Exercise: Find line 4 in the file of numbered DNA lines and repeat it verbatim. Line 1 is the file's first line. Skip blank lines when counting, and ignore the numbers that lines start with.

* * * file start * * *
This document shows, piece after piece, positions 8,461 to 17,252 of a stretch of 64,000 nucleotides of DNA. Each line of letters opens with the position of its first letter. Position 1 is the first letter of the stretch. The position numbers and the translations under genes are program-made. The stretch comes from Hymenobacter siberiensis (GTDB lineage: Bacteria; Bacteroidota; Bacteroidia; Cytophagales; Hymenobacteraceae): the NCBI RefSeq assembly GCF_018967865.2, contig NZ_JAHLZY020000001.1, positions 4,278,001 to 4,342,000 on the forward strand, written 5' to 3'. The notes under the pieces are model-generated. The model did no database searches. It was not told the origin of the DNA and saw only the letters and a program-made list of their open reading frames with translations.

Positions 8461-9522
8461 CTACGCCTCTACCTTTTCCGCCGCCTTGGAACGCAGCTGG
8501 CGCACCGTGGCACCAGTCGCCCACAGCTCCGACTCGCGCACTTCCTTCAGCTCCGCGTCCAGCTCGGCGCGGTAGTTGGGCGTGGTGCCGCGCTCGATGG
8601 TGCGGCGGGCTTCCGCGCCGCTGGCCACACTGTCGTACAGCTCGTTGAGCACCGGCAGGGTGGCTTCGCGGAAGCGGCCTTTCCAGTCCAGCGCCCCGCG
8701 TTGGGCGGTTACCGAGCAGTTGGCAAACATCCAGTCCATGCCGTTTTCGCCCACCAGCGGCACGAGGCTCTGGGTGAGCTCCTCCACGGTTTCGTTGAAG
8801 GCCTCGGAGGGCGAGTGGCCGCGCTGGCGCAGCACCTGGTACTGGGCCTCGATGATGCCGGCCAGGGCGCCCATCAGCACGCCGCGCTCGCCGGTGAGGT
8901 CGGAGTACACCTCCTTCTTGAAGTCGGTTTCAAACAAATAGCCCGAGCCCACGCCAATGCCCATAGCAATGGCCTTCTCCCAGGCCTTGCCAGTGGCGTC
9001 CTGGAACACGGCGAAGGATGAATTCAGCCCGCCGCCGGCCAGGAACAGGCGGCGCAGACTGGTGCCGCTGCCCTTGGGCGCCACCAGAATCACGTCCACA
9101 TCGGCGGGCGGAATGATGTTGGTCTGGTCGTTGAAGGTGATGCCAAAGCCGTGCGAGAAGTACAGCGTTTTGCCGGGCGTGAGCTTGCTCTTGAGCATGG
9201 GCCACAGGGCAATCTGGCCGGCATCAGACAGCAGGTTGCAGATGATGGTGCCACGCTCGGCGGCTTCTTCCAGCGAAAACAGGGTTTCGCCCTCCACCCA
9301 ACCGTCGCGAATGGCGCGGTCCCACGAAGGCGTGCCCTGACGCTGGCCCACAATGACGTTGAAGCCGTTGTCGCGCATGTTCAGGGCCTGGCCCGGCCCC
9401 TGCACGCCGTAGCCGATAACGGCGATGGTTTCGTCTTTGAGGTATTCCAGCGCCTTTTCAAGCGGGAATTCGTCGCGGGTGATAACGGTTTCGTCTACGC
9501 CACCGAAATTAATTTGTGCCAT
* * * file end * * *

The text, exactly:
8501 CGCACCGTGGCACCAGTCGCCCACAGCTCCGACTCGCGCACTTCCTTCAGCTCCGCGTCCAGCTCGGCGCGGTAGTTGGGCGTGGTGCCGCGCTCGATGG